14_francis-bacon_three-studies-for-a-crucifixion_19621332263106675We are meat.  On the surface, this sounds like a harsh thing to say.  It’s the sort of thing that is destined to get an object-oriented ontologist such as myself– or more properly, a machine-oriented ontologist –in trouble.  The same thing happened when the object-oriented ontologists observed that subjects are substances in the world among other substances; a claim saying nothing more than that we are embedded in the world.  But it’s meant to be a call for compassion.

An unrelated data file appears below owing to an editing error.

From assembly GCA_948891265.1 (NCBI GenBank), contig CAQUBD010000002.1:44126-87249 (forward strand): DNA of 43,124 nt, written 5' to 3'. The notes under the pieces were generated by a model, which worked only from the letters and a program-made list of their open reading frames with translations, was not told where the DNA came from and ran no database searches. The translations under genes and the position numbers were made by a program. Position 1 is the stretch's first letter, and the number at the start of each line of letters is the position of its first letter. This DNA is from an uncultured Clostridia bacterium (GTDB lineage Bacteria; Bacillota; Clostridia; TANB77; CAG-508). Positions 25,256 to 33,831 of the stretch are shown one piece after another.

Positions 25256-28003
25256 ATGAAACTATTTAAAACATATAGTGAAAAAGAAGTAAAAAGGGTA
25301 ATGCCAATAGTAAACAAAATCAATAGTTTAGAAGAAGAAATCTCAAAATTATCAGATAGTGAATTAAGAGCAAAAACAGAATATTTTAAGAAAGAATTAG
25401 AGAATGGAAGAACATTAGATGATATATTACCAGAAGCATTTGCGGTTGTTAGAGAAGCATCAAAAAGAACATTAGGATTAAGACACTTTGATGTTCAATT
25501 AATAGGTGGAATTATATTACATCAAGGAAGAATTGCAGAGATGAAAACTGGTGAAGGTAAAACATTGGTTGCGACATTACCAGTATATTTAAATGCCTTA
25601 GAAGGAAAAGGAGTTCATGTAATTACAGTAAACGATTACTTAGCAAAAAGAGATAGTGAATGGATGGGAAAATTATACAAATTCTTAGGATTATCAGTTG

We are meat.  What does that mean.  It means we’re vulnerable to this world.  It can harm us.  It can assault us.  We grow fatigued.  Exhausted.  Our cognition changes when we are in those states. We get sick, sometimes with horrific illnesses.  We get cancer or AIDS or ebola or the flu or RSD or crippling arthritis.  We suffer from hunger or from cold.  Our bodies age.  We grow older.  Our power of being, acting, and thinking fluctuates.

Yet somehow we still measure body-minds by idealized standards that are well fed, healthy, warm, free of sickness.  We expect those about us to perform as they do in ideal conditions and morally condemn them when they don’t.  But we are fragile and vulnerable, and this because we are meat.